While participating in jihad gives a jihadist important religious credibility, death in battle provides immortality, as the deceased is ranked a martyr. It is believed that Muslim martyrs will be highly rewarded in the afterlife for their sacrifice and hold a special position in heavenly paradise. It is therefore not surprising that martyrdom is a central theme in jihadi visual propaganda.
This specific image is mourning the death of the spiritual leader of Jund Ansar Allah (JAA), ‘Abd al-Latif Musa Abu al-Nur al-Maqdisi (with the gray-white beard). Loosely following common Muslim funerary epigraphy, the inscription here opens at the top with Qur’anic text. Most often, the inscription will also include the name of the deceased and the date of death, and the inscription will often be paired with a shrine or other structure, as well as other elements in a traditional expression of death and mourning. The Qur’anic quote reads: (Q 3:169) “wa-la tahsabanna lladhina qutilu fi sabil Allah amwatan bal ahya’un ‘inda rabbihim yurzaqun” (“Do not consider those killed in the path of God dead, on the contrary, they are alive, being sustained by God”). Based on that text, as a mournful response, the caption underneath reads: “nahtasib ‘inda Allah al-shaykh al- mujahid Abu al-Nur al-Maqdisi, rahimahu Allah” (“we consider the mujahid (fighter) shaykh Abu al-Nur al-Maqdisi to be with God, may God have mercy on him”).
The logo at the top left is virtually identical to the familiar al-Qa’ida in Iraq/al-Qa’ida in the Arabian Peninsula logo, with the addition of the phrase “imarat ghaza al-islamiyya” (“the Islamic Emirate of Gaza”). This clearly expresses the group’s affiliation with (or at the very least identification with) the global jihadi movement.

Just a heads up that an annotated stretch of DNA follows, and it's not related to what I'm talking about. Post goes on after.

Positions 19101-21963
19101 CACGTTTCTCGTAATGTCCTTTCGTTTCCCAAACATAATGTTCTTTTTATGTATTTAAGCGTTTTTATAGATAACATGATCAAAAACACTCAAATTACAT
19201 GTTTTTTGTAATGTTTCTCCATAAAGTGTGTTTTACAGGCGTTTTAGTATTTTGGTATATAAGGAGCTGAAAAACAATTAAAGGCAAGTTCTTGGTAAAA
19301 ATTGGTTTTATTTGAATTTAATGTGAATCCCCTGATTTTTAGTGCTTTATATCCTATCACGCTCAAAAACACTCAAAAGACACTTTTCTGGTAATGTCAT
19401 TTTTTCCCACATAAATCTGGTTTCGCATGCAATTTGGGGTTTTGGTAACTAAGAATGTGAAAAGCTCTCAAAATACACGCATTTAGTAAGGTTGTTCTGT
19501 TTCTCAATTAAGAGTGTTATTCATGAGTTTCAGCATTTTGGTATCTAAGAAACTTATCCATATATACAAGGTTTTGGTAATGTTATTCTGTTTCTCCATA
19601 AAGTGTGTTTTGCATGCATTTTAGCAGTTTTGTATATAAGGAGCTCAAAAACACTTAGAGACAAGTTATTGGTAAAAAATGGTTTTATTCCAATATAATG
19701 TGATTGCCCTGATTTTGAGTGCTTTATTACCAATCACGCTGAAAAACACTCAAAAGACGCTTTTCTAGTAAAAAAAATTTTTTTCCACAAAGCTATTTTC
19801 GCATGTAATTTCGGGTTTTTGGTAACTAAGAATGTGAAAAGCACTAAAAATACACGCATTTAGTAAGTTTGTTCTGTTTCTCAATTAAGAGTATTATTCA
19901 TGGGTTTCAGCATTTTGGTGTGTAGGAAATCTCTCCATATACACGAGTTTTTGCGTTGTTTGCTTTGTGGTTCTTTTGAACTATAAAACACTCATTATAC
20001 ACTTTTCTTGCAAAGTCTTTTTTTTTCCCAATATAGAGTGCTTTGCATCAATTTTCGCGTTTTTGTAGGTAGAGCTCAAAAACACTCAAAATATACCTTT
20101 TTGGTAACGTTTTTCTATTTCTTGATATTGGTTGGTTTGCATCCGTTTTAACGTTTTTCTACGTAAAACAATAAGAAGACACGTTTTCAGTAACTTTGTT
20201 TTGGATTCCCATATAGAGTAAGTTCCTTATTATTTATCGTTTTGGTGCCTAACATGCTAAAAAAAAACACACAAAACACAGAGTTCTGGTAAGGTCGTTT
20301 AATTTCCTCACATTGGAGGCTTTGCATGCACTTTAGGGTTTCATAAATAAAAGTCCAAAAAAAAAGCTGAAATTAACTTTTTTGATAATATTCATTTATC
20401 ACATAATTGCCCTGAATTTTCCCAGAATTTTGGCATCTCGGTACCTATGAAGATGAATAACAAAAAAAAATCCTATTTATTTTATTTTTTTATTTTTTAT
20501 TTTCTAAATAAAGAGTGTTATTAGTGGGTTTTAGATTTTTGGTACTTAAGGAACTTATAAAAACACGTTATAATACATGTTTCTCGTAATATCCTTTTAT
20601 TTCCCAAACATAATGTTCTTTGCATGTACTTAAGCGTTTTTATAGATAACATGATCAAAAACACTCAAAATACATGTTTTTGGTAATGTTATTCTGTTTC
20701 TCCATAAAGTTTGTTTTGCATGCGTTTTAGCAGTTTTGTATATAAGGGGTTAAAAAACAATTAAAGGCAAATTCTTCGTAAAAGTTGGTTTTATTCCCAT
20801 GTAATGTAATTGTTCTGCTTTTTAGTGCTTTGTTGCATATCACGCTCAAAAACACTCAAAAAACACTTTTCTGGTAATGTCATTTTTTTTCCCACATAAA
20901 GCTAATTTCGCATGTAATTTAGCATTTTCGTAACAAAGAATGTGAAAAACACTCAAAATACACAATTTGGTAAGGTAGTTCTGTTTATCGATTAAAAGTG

The black banner hoisted on the Dome frequently appears in jihadist imagery. According to prophetic tradition (hadith), the black flag was the battle flag of the Prophet Muhammad and it was carried into battle by many of his companions. The image of the black flag has been used as a symbol of religious revolt and engagement in battle (i.e., jihad). In the contemporary Islamist movement, the black flag with the shahada (Islamic testimony of faith holding that there is no god but Allah and that Muhammad is his messenger) is used to evoke notions of jihad and of reestablishing the Islamic Caliphate.
The white birds flying around the minaret on the right taps into the world of birds, a very important motif in the symbolic language of Islam. Pre-Islamic Arabs imagined soul birds fluttering around the grave of the deceased, and the bird continues to symbolize the flight of the soul beyond the confines of this world. Doves in particular are considered sacred, since they are believed to have protected Muhammad during his nocturnal journey. It is in this manner that the dove can be linked to the notion of martyrdom and the rise of a martyr’s soul to heaven. The dove is also a symbol of loving fidelity, which is manifested by the collar of dark feathers around its neck, called “the dove’s necklace.”